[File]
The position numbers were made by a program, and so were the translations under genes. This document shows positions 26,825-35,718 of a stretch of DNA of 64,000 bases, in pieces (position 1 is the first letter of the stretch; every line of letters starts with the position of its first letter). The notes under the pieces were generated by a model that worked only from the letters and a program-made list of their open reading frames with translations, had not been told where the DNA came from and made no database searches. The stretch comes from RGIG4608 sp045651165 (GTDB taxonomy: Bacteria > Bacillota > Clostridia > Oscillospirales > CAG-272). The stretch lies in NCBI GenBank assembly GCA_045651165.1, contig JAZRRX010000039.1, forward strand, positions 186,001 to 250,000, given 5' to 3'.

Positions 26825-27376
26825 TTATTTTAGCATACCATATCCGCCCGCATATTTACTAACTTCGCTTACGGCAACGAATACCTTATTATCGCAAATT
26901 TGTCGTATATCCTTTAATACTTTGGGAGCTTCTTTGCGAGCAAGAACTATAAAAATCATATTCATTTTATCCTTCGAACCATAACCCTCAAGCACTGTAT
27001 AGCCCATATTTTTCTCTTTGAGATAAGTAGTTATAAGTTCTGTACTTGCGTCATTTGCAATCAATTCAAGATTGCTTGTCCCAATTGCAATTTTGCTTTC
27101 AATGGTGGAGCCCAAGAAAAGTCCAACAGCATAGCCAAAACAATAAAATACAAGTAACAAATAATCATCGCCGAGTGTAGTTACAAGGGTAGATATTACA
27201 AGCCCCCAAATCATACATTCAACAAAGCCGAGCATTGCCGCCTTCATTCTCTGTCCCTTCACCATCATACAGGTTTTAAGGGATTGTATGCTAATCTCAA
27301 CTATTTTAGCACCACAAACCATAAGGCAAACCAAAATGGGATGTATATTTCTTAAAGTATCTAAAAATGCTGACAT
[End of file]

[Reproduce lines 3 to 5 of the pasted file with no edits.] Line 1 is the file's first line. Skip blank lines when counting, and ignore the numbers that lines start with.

26825 TTATTTTAGCATACCATATCCGCCCGCATATTTACTAACTTCGCTTACGGCAACGAATACCTTATTATCGCAAATT
26901 TGTCGTATATCCTTTAATACTTTGGGAGCTTCTTTGCGAGCAAGAACTATAAAAATCATATTCATTTTATCCTTCGAACCATAACCCTCAAGCACTGTAT
27001 AGCCCATATTTTTCTCTTTGAGATAAGTAGTTATAAGTTCTGTACTTGCGTCATTTGCAATCAATTCAAGATTGCTTGTCCCAATTGCAATTTTGCTTTC